Dr. Shewmake performed cleft lip, cleft palate and several more complex pediatric congenital facial deformity repairs during the group's eight day trip. "At home, there are 1,000 other surgeons that can repair a cleft lip but in Honduras, that surgery may never happen at all. There is a need and a desire for physicians to fill that gap. The fit is perfect." Additionally, the group performed arthroscopic and joint replacement surgeries prior to their trip back to Little Rock on December 9, 2007. Orthopedist Dr. Barry Sorrells, who performed knee and hip replacement surgeries alongside colleague Dr. Fred Buechel, Sr., stated that he was attracted to this opportunity because of his love of teaching and instruction. "This is a chance to partner with and pass on information and skills to the Honduran surgeons, so that after our team departs, they will have these new skills to use with their patients, even in our absence." Buechel, the developer of mobile-bearing knee replacement and co-owner of Endotec Orthopedic Device Company commented that "the strong spirit of the Honduran patients and their extreme gratitude for our efforts to help them make our presence in Honduras particularly worthwhile. The donation of time and surgical skills benefits both doctor and patient." "The Honduran doctors are limited by their resources" added Dr. Robert McGinley, "not by their commitment to their patients or by their abilities. They need more and better equipment." Dr. McGinley performed ten arthroscopic procedures during the weeklong experience. He is creating a residency program for Honduran doctors in his hometown of Mobile, Alabama.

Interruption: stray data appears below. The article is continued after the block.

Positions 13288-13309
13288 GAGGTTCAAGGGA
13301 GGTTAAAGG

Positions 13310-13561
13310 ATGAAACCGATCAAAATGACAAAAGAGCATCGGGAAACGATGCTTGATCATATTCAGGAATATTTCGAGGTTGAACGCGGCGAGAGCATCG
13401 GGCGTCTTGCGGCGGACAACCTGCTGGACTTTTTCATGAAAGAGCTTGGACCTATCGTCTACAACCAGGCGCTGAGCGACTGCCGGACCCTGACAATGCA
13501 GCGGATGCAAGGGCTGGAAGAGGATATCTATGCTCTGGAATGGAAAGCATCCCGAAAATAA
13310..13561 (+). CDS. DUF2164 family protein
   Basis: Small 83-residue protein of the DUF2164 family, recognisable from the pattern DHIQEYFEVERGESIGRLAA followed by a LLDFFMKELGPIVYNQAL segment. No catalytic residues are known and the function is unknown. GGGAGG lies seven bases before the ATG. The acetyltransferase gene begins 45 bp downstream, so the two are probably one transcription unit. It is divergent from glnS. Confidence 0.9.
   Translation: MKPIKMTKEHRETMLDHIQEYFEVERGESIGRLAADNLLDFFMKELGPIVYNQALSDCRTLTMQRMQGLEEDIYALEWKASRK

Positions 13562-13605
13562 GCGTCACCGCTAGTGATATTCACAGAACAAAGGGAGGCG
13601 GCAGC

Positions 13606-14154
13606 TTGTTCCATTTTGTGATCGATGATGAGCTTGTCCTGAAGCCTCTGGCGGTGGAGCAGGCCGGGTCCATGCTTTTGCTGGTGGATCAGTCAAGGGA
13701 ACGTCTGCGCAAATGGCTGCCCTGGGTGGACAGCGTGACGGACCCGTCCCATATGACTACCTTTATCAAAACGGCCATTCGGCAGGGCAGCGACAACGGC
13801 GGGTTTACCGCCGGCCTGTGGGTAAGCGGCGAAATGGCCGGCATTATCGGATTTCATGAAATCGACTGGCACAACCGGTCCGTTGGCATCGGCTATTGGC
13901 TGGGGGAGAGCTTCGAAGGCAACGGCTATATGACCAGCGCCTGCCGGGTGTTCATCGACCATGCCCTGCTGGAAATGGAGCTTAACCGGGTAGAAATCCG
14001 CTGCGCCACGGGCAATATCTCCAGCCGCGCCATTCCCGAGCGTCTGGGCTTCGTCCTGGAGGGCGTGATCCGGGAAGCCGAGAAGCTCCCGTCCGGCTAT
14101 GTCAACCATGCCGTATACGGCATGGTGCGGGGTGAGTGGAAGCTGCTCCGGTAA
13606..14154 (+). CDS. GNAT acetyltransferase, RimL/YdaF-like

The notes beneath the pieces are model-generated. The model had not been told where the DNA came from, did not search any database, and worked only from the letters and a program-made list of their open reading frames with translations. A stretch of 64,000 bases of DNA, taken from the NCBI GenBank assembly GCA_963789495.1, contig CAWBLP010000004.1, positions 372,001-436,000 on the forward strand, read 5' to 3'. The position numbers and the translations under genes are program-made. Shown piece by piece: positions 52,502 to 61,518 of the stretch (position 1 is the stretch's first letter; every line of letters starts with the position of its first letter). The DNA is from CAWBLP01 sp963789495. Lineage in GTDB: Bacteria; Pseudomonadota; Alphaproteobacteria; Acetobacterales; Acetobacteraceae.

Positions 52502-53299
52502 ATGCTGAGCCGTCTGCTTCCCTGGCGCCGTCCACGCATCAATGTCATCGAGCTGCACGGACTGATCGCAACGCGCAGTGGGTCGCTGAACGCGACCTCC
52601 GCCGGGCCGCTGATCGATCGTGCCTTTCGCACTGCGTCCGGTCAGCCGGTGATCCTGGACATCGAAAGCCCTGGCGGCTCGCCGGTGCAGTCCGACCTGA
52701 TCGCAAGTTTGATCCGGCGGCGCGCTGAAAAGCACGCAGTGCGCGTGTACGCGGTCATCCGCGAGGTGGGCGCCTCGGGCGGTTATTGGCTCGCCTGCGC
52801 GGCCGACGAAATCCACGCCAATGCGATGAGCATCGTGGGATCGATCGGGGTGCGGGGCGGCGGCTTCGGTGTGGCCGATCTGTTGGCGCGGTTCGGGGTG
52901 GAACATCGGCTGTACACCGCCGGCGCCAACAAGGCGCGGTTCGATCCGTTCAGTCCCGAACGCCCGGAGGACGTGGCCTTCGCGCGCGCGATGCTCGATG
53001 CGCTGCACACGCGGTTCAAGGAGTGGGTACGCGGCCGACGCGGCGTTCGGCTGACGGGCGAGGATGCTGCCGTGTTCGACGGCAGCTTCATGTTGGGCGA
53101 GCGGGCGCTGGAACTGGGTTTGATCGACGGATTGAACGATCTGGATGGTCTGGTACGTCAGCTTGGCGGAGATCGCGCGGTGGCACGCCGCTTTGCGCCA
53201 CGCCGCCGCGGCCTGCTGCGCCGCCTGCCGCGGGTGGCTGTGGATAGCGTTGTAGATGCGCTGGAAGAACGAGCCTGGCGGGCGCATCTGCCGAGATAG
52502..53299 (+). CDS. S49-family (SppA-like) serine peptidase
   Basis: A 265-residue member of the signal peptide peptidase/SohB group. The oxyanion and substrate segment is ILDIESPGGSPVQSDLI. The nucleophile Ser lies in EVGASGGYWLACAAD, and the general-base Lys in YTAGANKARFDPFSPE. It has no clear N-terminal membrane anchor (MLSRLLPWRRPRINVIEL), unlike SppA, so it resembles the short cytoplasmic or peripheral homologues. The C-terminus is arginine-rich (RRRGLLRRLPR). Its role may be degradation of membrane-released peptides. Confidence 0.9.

With donated equipment from international companies Endotec, DePuy and Synthes, this group performed twenty-two surgeries in seven days. Additionally, a Learning Center was held at DIME Hospital as live surgery was broadcast to a conference room where local surgeons were able to learn new skills through lecture and demonstration. Through this educational approach, Ms. Arevalo-Mays hopes the public "will have a better opportunity for improved quality medical care." LTC Ministries' Director, Jim Phillips, stated that "It is very gratifying to see the poor receiving medical care, medical personnel receiving training and equipment and team member's lives being transformed. As additional surgeons volunteer and needed supplies are donated, we plan to bring medical teams to this poor country each month."

"Everyone in this team is an eagle," stated scrub nurse Donnie Valley. "That's the difference between eagles and other birds. Eagles soar. They spread their wings and soar."

For additional information regarding volunteering or donating supplies, please contact Jim Phillips at or 501-374-8477. Speakers bureau also available.

Christian Newswire